1950s Bauer

This nice little bike apparently is nothing a serious collector would get excited about, but I like it. I´ll explain why in a moment.

xbdownttransfxbmodeltransfThe bike was built at Fahrrad- und Metallwerke L. Bauer & Co in Frankfurt. The works were founded in 1911, so the bikes you still see around with the headbadge alluding to the firm´s 50 years anniversary are all later than this one. Its rear hub bears the year stamp “56”, so it must be about that time.

It´s not one of the famous Bauer Weltmeister bikes, although the World Championship attained in 1952 on a Bauer is mentioned on the seat tube transfer:

xbseatttransfSadly, this is the only badly worn part – should have been the nicest.

But here the bike is in all its glory:
xbfullfront xbfull

The frame is not the greatest example of craftsmanship. For instance you get mid – to – late fifties stamped sheet metal dropout ends instead of the nicer drop forged ones that were still the norm a few years earlier:

xbreardoIn the front, the chrome´s a nice touch though.

xbfrontdoHere you can see how dirty and neglected the bike has become after about 30 years of disuse. Ah well. It was cheap.

The seat stay tops are OK, really, as are the lugs and other frame components all round:



Also the Mod. 55 F&S three speed is equipment which one wouldn´t find on too many bikes at the time as it was quite dear still. The bike came with an ugly black later model plastic trigger, which of course couldn´t work correctly either, but I had a blue Mod. 55 trigger in just the right state of dilapidation in my Box:

xbthreespxbtriggerI haven´t seen one of those for ages – getting rarer and rarer it seems.

The chainset is above average too, I think it´s Bielefeld made. Plus I forgot to snap the alloy rims – another unusual and expensive touch at the time.

xbchainsetIt´s counterweighted by this unavoidable, horrible, useless and even dangerous anti-theft device which buggered German bikes for decades. The only chance it would stand against thieves was that they would laugh themselves silly when seeing it, forgetting what they had come for.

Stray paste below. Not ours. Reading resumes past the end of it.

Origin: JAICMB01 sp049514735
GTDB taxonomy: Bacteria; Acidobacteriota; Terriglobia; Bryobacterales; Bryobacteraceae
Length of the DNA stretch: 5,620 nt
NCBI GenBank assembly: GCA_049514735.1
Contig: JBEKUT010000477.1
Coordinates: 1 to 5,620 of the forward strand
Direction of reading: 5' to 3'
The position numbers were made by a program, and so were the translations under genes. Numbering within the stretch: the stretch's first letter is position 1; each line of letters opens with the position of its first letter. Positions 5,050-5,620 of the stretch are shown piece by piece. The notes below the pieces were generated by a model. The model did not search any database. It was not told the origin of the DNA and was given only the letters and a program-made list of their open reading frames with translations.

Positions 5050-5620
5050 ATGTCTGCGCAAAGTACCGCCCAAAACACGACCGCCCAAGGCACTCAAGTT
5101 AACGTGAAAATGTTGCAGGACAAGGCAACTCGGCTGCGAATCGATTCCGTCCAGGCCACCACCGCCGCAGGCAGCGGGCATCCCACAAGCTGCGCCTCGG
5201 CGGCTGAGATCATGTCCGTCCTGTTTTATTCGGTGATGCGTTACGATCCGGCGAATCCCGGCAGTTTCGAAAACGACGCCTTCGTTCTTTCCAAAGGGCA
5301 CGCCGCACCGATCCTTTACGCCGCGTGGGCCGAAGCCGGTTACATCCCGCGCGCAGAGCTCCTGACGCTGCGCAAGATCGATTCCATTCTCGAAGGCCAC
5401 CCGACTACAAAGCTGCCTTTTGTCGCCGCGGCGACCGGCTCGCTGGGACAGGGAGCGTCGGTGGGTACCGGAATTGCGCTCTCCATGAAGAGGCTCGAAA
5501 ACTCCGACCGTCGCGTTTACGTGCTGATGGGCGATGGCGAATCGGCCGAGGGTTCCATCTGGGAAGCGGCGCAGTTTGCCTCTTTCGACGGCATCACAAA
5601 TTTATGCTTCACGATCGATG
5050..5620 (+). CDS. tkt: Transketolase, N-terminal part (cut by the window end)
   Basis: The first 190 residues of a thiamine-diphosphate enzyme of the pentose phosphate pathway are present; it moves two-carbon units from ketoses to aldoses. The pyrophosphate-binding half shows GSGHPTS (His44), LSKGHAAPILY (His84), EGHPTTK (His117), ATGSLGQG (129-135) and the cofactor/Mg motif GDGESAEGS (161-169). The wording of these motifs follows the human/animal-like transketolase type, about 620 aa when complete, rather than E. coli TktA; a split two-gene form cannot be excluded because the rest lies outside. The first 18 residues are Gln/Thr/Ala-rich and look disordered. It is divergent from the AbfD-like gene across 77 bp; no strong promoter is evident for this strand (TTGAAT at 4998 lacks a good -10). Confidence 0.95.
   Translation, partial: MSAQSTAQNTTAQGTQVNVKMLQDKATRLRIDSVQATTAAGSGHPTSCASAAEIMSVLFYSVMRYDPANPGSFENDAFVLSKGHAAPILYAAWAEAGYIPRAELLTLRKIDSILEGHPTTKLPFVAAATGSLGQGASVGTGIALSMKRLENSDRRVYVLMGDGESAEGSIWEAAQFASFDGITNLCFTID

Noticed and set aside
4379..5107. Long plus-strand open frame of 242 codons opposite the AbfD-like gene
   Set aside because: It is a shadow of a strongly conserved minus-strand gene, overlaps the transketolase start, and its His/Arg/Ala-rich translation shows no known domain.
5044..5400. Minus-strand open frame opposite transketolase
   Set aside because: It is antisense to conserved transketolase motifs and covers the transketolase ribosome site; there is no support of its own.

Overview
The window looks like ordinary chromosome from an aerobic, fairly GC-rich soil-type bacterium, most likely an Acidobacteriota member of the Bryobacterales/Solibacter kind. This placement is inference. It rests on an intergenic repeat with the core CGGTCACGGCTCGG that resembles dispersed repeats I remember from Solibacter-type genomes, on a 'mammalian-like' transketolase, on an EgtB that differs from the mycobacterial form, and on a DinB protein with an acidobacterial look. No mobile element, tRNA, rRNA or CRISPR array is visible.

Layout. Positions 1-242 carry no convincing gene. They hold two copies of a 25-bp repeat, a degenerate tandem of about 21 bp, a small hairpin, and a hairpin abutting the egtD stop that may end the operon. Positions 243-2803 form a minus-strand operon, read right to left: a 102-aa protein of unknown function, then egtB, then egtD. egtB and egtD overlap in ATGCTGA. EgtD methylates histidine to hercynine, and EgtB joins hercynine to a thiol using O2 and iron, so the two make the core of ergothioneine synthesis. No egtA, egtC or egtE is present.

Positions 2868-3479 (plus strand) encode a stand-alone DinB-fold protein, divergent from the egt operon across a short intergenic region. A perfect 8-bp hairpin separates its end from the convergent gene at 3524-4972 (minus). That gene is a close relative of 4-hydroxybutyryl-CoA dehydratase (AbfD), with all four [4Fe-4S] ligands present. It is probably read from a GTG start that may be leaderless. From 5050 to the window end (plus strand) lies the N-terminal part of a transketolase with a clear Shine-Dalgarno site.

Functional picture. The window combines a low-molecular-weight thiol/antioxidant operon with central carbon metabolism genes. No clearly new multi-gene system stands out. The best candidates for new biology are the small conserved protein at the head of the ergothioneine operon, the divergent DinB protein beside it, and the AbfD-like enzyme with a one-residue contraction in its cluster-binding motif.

But now to the points I really like. It was of course the fashion up until the sixties to adorn bikes with as many branded components as possible, but this Bauer has a lot of them, most still present, and they are above average good looking too, like the extension or the mudguards which are alloy and nicely lined.


rear mudguard transfer

xbmudguardmascxbheadlxbheadbxbextension xbdynamoxbchaingxbbellSo, what do I make of this bike, then, after having been told by a major collector that it being a 26″ wheel size one it would only be good for breaking for parts?

That´s not going to happen at least until my tenure ends. I can´t stop wondering if the first owner wasn´t very proud of it – he (probably a he) spent a lot of money on it for sure, and received a bike which in 1956 or 57 was above average, frame wise, equipment wise and by the looks, too. The headlight, the deep bend mudguards, and the extension even add a French touch. Apart from the slightly wrong saddle, the lost tool pouch and the wrong handlebars, there´s nothing amiss with it. Looks a bit like a time capsule to me, it even seems.

I hope to find a few hours during the next vacation to polish the chrome up, use black wax on some of the rusty spots, to repack the bearings, renew the cotterpins and so on. If the bike´s back to a little more splendour, maybe it will make people see its real value.



  1. Posted February 12, 2017 at 10:57 pm | Permalink | Reply

    Good for you for seeing value where it is, in conserving and maintaining a well-used and unique bike, regardless of its “snob appeal”–or lack thereof.

    • Posted February 13, 2017 at 7:53 am | Permalink | Reply

      Thanks, Jon. I guess in this case it´s idealistic value above all 🙂

  2. Sergio Montes
    Posted February 13, 2017 at 7:25 am | Permalink | Reply

    You have been lucky to find a bike of this vintage in such good condition, it has many happy details, nice frame, especially good mudguards, well-fitted,which is not that usual. The side view is very informative .
    For what can be seen from the photos it needs a bit of cosmetic care, not much else, and if it was cheap, who’s to complain? I have two bikes of this type, and they give good service. I have updated them by fitting two sprockets (24 and 19 teeth) to the 3-speed hub, using an inexpensive Shimano derailleur. The update is needed as where I live, a 3-speed hub is not enough for the wind and hills, lower gearing is a must. One of the 3-speed hubs is a Sturmey Archer, alloy case AW, the other a Sturmey clone by Steyr, with the same ridged case as yours, both early 1950’s. But no coaster brake, as in the Bauer. Please keep us informed about the restoration of this interesting find.

    Sergio Montes

    • Posted February 13, 2017 at 7:58 am | Permalink | Reply

      You´re right, Sergio, these little things can give unending stalwart service – I should have mentioned that. However, in this case the Mod. 55 threespeed wasn´t one of the most durable or reliable hubs.
      It might be an idea to spruce the bike up a bit by adding a second sprocket and a derailleur – I think I´ve even got a German Durex made copy of a French Simplex derailleur lying around somewhere. Need to check if it works – rear width, chainguard. I wouldn´t want to let go of that nice chainguard in any case.

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